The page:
ORLANDO, Fla. — Floridians, fed up with the state’s problem-plagued unemployment system, took their frustrations beyond social media Wednesday to a series of small statewide protests.
What You Need To Know
- Protests in Orlando, Tampa and Tallahassee
- FLORIDA UNEMPLOYMENT: Your Questions Answered
- Contact Your State Lawmakers: Florida Government Guide
- RELATED: Some Unemployed Floridians Report Federal Benefits Mysteriously Stopped
About two dozen people turned out to Lake Eola in downtown Orlando, with other groups in Tampa and Tallahassee.
“I have a grievance with the way payouts have been coming,” said Christopher Smith.
Smith, like others, say they have seen few payments, if any at all.
“It’s the fact that the communication to find out where those payments are does not exist,” Smith said. “The best I have experienced is they don’t know what’s going on, the worst is just being hung up on.”
The state hit a record high rate of unemployment in April.
A survey of more than 1,000 people Tuesday night illustrated a mass group of people waiting to be paid in full from the Florida Department of Economic Opportunity.
“I haven’t received a dollar, nothing, nothing coming up on three months now,” said Jennifer Kane of Melbourne.
The furloughed behavioral therapist said it has taken months to even get in an application with no results so far.
“Long story short, all of the money isn’t there,” said Rich Oakes.
Oakes is among those who say federal benefits seemed to have just stopped last month.
Many have reached out to Spectrum News asking why $600 federal payments have not been received since May 19.
A DEO spokesperson originally told Spectrum News a few weeks ago that missing payments could be tied to a change in bi-weekly payment distributions.
Pressed further, an agency spokesperson told Spectrum News in an updated statement Tuesday that the agency had later found “two technology concerns” that could explain the missing payments.
“After reviewing several claimant IDs, the Department has identified two technology concerns that may have prevented an individual from receiving their Federal Pandemic Unemployment Compensation payment over the last few weeks,” the DEO spokesperson said.
DEO described the two concerns as the following:
- "Individuals who requested that their claims be backdated were not included in recent payment files for the Federal Pandemic Unemployment Compensation payments. We are working diligently to ensure these claimants are made whole as quickly as possible. At this time, claimants do not need to do anything but should continue to request benefits as long as they are unemployed or partially unemployed. The department anticipates having the issue resolved quickly and being able to provide these payments to eligible claimants."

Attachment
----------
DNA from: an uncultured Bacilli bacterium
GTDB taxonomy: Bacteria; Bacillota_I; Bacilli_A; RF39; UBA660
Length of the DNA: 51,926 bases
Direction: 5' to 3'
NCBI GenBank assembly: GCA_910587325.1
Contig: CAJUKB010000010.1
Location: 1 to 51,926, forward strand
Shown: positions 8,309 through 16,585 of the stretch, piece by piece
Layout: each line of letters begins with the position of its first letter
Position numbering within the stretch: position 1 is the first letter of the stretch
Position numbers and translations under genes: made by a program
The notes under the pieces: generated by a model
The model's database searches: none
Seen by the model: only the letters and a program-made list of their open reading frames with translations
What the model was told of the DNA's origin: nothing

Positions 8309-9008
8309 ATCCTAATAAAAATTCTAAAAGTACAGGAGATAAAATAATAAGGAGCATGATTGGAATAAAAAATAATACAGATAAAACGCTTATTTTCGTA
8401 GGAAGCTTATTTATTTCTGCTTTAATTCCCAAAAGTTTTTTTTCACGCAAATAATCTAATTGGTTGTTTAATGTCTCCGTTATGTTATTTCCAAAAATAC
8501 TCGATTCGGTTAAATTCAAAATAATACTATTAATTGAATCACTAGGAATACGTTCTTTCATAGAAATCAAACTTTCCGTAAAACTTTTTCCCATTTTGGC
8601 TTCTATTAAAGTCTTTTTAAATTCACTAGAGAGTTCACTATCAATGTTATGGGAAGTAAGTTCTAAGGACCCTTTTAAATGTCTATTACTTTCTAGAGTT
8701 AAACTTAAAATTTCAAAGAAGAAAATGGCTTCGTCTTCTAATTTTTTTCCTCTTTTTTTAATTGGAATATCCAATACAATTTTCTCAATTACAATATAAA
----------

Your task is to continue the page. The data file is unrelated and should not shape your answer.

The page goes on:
- "Additionally, the department has identified that some claimants were not paid their Federal Pandemic Unemployment Compensation payment for their waiting week. The department has identified these individuals and should have them paid their $600 federal payment within 5 business days."
The agency says it is continuing to provide benefits and process claims as quickly as it can.
DEO points out on its unemployment benefits dashboard that it has distributed $4.9 billion to more than 1.3 million claimants, but continues to not answer how many Floridians have been paid in full, meaning they have been paid all of the benefits they’re entitled to currently.
The agency has also not answered how it is progressing on reviewing the more than 476,000 claims deemed “ineligible”, of which many people say they were wrongly deemed ineligible.
“I kept calling and calling and calling, find out the status of my paper applications. After six weeks they did nothing with it,” said Kevin Bates.
Bates says he has been told to fill out one application after another after being furloughed from his machinist job in March.
“It starts with stress and then you try to move forward, but you can’t,” Bates said. “You have to go back and start all over and I’m out of time. I’m going to lose where I live, the landlord just started calling this week, I’m already three months behind.”
A survey of Floridians share many common frustrations, including unable to get through to DEO nor get any firm answers.
Problems with Florida’s unemployment system are well known. Many claimants say they are out of work, out of money, and out of patience, squarely blaming Governor Ron DeSantis for what they say is a lack of action and a lack of empathy.
“He’s not living in the same world the average American or average Floridians is living in, and he doesn’t see that,” Bates said. “He says he does and says he’s doing a wonderful job, but he’s just lost all faith.”
Democrats in the U.S. Senate this week called for an investigation into how Florida was handling unemployment payouts from the CARES Act.
Democratic State Senator Jose Javier Rodriguez of Miami testified Tuesday before the U.S. Senate Committee on Finance, calling for change.
“I’m calling for them to amp up their oversight. The amount of waste or just bureaucratic hurdles people have to go through, it’s a nightmare,” he said.
The Florida Department of Economic Opportunity insists it is paying out claims as fast as it can, but its system is backlogged.